Israel

Cairo Dispatch
May 08, 2006

In early February, as Egyptian markets were emptying shelves of Danish butter cookies and Lebanese and Syrian crowds were burning embassies, Arab satellite TV stations began playing a song called "We're Out of Patience." In Cairo, the song blasted out of stores, taxis, and gas stations, ordering the Danish illustrators and publishers of the Mohammed cartoons to go to hell, where "fire will be everywhere, burning your faces." Preceding the eternal damnation line was a friendly reminder in the form of a lyric: "Islam is a religion of love, not injustice and terrorism." The singer of "We're Out o

PA Confidential
March 20, 2006

THE AUTHOR SERVED for four and a half years as the head of Mossad, Israel’s intelligence service. As a thought experiment, he placed himself inside the mind of a Palestinian spymaster to provide a cold assessment of the challenges faced by the new Hamas-led government. The following is a memo to Ismail Haniyeh, the Palestinian prime minister. Mr. Prime Minister: Your rise to power has been meteoric and unprecedented.

Hamas and Us
March 06, 2006

IT IS ALMOST comic how often the Israeli-Palestinian conflict has been called tragic, but this time a tragedy has really come to pass, and it is all the more stinging for having taken place without bloodshed, in the realm of politics--even of democratic politics. The tragedy is that Kadima and Hamas are in the ascendant at the same time.

Centripetal Force
March 05, 2006

For a return visitor, Baghdad International Airport offers a fitting portal into the new Iraq. Unlike the military side of the airport, where U.S. transport planes and helicopters operate in an industrious roar, the civilian side, which USAID renovated in 2003, now languishes in disrepair. Iraqi Airways flights, on which it was possible to light up a cigarette until recently, still come and go. But, in the terminal itself, the rest room floors are smeared with excrement, wires hang from the ceiling, and pay phones have been ripped from the walls. An emblem of war and poverty? Not really.

Not in the Heavens
February 20, 2006

WITNESSING THEIR FAITH: RELIGIOUS INFLUENCE ON SUPREME COURT JUSTICES AND THEIR OPINIONS By Jay Alan Sekulow(Rowman & Littlefield, 349 pp., $27.95) I.   THE CONFIRMATION OF JUSTICE Samuel Alito brings to five the number of Catholics on the Supreme Court of the United States. All Americans can be proud of this fact, or more precisely, proud of the fact that Alito’s religious affiliation never became an issue during his confirmation process.

Memory Loss
February 14, 2006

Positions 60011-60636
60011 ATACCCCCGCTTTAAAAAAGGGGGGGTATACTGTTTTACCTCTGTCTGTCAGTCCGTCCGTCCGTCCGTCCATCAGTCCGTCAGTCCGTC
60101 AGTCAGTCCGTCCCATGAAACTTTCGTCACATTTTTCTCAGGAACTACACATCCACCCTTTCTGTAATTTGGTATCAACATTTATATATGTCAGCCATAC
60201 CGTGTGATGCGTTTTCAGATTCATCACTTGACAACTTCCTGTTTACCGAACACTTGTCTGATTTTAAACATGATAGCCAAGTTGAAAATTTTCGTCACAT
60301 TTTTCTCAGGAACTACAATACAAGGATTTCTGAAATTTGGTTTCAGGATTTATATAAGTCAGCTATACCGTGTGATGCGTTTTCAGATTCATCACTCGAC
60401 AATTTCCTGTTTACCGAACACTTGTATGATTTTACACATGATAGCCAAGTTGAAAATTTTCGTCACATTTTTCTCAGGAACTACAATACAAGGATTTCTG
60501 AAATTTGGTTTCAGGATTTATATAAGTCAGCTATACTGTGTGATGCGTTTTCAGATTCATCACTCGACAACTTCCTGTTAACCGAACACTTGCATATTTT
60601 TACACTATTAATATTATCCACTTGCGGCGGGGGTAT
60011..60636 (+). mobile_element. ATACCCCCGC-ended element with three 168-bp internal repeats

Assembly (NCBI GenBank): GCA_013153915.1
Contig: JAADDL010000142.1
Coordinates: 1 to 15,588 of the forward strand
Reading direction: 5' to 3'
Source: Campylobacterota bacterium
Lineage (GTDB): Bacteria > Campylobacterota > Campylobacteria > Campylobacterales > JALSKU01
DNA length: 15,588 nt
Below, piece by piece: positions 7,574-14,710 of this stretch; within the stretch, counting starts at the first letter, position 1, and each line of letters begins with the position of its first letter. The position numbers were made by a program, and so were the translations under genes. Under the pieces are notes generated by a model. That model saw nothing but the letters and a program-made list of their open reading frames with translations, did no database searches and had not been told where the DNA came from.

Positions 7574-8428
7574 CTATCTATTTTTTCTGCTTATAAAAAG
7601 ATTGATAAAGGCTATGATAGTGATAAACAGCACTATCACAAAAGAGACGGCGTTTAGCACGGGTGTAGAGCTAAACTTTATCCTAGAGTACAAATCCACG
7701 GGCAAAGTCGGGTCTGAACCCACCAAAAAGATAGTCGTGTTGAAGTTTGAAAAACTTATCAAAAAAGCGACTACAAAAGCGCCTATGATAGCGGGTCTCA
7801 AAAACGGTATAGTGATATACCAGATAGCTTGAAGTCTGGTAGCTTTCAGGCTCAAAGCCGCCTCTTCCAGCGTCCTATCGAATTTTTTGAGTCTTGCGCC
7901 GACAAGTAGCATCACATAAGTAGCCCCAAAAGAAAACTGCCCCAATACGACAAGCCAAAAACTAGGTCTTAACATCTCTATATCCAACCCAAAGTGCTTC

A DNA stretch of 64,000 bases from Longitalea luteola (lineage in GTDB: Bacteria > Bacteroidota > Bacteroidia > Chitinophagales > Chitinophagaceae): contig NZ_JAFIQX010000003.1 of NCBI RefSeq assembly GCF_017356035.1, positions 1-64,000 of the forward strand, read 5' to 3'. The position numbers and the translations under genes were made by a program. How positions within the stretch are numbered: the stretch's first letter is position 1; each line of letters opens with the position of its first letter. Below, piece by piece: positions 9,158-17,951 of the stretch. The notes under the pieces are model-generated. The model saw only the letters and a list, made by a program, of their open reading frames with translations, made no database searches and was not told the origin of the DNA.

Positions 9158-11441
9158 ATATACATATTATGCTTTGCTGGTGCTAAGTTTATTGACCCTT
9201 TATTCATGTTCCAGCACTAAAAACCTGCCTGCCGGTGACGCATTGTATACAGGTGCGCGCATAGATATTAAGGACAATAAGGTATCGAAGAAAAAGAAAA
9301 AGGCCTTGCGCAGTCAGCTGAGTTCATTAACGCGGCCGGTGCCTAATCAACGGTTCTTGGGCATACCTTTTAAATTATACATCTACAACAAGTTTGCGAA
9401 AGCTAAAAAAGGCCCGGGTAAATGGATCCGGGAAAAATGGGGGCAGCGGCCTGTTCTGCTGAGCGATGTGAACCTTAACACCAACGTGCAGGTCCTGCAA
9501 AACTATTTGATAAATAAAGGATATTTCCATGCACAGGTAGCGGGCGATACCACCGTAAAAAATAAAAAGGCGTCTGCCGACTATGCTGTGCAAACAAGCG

Two weeks ago, the International Atomic Energy Agency (IAEA) voted to refer the matter of Iran's nuclear program to the U.N. Security Council. There is plenty to like about the IAEA resolution, starting with the large majority it commanded among the organization's member states--even the usually recalcitrant Russians and Chinese signed on.

Washington Diarist
January 23, 2006

In the spring of 1978, when the euphoria of doves who were exhilarated by Sadat's journey to Jerusalem was giving way to the euphoria of hawks who were exhilarated by Begin's refusal to allow that magnificent event to annul the geographical dreams of Jewish chauvinism, I spent an afternoon in Samaria with Ariel Sharon. Sharon was the minister of agriculture in the Likud government, and the chairman of the ministerial committee for settlement affairs. There were no Samaritans in Samaria, though political violence between Israelis and Palestinians in the West Bank was still a few years away.

Ramallah Dispatch
January 23, 2006

On Sunday, January 8, it is raining hard at the Muqata, the former Ramallah headquarters—and now the burial place—of Yasir Arafat. The courtyard has become a building site. The Palestinian Authority (P.A.) is constructing a vast mausoleum and mosque around Arafat's tomb, which now stands on a muddy island, unreachable by the trickle of visitors. A short ride away, Arafat's old nemesis, Ariel Sharon, lies in a medically induced coma at Hadassah Hospital in Jerusalem.

Twin Pique
December 24, 2005

Last week I attended a screening of Munich in Washington. The evening included testimonials to the film's cinematic power from former Clinton officials Mike McCurry and Dennis Ross, both serving as consultants to the movie's rollout, plus more praise from Princeton Professor Anne-Marie Slaughter and Foreign Policy Editor-In-Chief Moisés Naím.

Religious Protection
December 12, 2005

In September, the world watched the ringleader of the July 7 London terrorist attack, his voice inflected with a West Yorkshire accent, preach jihad in English. Al Jazeera aired the communiqu? of 30-year-old Mohammad Sidique Khan, which Khan recorded to explain why he helped murder over 50 of his fellow Britons on a bus and in the Underground. "Until you stop the bombing, gassing, imprisonment, and torture of my people, we will not stop this fight," Khan declared. "We are at war. I am a soldier.

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